More TODs to Come
Austin's Transit-Oriented Development Ordinance, which officially became law on May 19, 2005, designated six areas of Austin as TOD zones. Leander established its own TOD ordinance and zone later that year. The purpose of each zone was to encourage maximum mixed-use density around major transit nodes, including six of the eight stops of MetroRail, Capital Metro's incoming commuter-rail line, and the North I-35 Park & Ride just south of Howard Lane. So how are the visions of the region's transit leaders coming along?
The only real ground-breaking has occurred at Crestview Station. Here's a brief update on what's happening elsewhere.
Leander: Thus far, only empty land surrounds Capital Metro's spiffy under-construction Leander Park & Ride along Highway 183, but there are plenty of signs advertising property awaiting development. Dan Steakley of Stanberry Commercial (among the Realtors) says he's received some inquiries but that most investors want a quicker turnaround to start realizing a profit, without waiting for the 2008 MetroRail start date. But he added that investors appear impressed with the intent of the TOD and the incoming rail system. "I'm not the least bit worried that we'll get a serious offer," he said. At the Real Estate Council of Austin luncheon on Sept. 14, Leander Mayor John Cowman described a vision of a new downtown for his city, one with slow traffic and a pedestrian-friendly sidewalk culture radically different from the current highway but made possible by the presumed diversion of traffic onto the under-construction, tolled Highway 183-A.
North I-35 Park & Ride: The only TOD zone not located along the MetroRail line, this area currently looks nothing like what city planners would hope for transit-oriented development: lots of strip malls and one-story business facilities. But there's also a fair amount of vacant land nearby presumably the planning wheels are still spinning on this one.
Northwest Park & Ride: While no ground-breaking has occurred around this shiny, new facility, planning on this zone in Lakeline Mall area, City Council Member Brewster McCracken says, "is very far along." Two "major landowners" have been working together, with design plans under way by both famed "New Urbanism" architect Peter Calthorpe and the ROMA Design Group, which designed the Mueller redevelopment master plan (see "Building Utopia," last week).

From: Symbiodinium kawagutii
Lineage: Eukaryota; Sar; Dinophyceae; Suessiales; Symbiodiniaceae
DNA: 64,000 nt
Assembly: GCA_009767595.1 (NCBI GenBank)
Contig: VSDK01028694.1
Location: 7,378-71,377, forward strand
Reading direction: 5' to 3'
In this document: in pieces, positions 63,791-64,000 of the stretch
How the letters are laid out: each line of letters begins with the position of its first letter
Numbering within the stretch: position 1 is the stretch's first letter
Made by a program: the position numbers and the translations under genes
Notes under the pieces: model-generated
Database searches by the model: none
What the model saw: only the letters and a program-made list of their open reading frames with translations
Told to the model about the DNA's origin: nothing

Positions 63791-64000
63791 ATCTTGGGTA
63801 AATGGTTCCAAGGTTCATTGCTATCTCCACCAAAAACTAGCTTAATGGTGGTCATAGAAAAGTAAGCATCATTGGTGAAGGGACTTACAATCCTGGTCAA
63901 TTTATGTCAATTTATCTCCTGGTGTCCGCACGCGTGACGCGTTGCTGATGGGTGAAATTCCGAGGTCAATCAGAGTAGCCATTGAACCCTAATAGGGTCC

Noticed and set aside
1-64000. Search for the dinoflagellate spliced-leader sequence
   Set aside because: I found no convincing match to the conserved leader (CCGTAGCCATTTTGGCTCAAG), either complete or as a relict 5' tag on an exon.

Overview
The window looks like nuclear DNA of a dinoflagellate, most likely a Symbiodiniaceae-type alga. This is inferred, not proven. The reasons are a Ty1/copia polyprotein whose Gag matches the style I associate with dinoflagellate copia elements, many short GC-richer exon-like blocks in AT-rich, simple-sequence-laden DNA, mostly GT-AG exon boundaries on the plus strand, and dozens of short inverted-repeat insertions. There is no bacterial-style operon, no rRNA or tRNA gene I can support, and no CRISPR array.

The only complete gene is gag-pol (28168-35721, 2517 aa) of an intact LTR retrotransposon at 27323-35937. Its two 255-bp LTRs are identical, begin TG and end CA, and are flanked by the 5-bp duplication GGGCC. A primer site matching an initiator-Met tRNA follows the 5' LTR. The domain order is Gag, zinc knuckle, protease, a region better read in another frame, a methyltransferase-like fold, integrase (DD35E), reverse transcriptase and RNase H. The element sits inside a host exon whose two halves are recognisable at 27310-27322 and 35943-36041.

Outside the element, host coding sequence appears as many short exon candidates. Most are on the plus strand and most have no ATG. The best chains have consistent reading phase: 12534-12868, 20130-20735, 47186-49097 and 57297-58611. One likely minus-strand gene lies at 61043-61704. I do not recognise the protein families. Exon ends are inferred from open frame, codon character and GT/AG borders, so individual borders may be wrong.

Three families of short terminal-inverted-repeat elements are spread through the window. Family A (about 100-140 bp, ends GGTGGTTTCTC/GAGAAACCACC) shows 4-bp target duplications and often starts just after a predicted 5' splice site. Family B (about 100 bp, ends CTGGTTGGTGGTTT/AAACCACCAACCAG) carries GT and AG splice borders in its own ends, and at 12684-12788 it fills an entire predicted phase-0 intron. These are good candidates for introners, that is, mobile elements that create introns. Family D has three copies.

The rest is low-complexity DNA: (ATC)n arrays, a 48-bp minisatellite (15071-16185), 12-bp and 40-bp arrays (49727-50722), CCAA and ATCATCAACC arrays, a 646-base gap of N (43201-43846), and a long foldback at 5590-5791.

Martin Luther King Jr. Boulevard: On this spot, also known as the Featherlite tract, former Dell executive Tom Meredith is working on his first development. The fields remain empty, but "planning is in progress," says McCracken. Attempts to contact Meredith were unsuccessful as of press time.
Plaza Saltillo: This area along East Fifth Street has the biggest planning hurdles. While community advocates pushed for affordable housing to be included in all the TOD zones, they were especially concerned about this area, not wanting to accelerate the gentrification that upscale mixed-use development has already caused in East Austin. McCracken says that a community advisory group working on Saltillo is currently recommending affordability levels that are in line with the affordable-housing numbers sought in the November bond election, and "in the next couple of months we might get to final consensus."
Downtown: is Downtown. The level of density the city and Capital Metro advocate around a commuter-rail station is already well-established and increasing.
Also of note:
MetroRail stops are also planned for the intersection of Howard and Burnet; near UT's J.J. Pickle Research Campus on Burnet; and at Highland Mall but the TOD Ordinance did not create TOD zones in those areas.
The Howard Lane stop initially will simply have nearby surface parking, but McCracken expects it will eventually serve the massive development planned for the former Robinson Ranch. He expects the Pickle stop will serve not only the UT students and researchers, but also the thousands of IBM employees on that company's adjacent campus, as well as the nearby Domain development.
On Monday night, the Planning Commission voted unanimously to endorse a proposal to create a TOD zone around the Highland Mall stop, as well as another around a future Capital Metro Park & Ride on south I-35, for Capital Metro's proposed Rapid Bus service.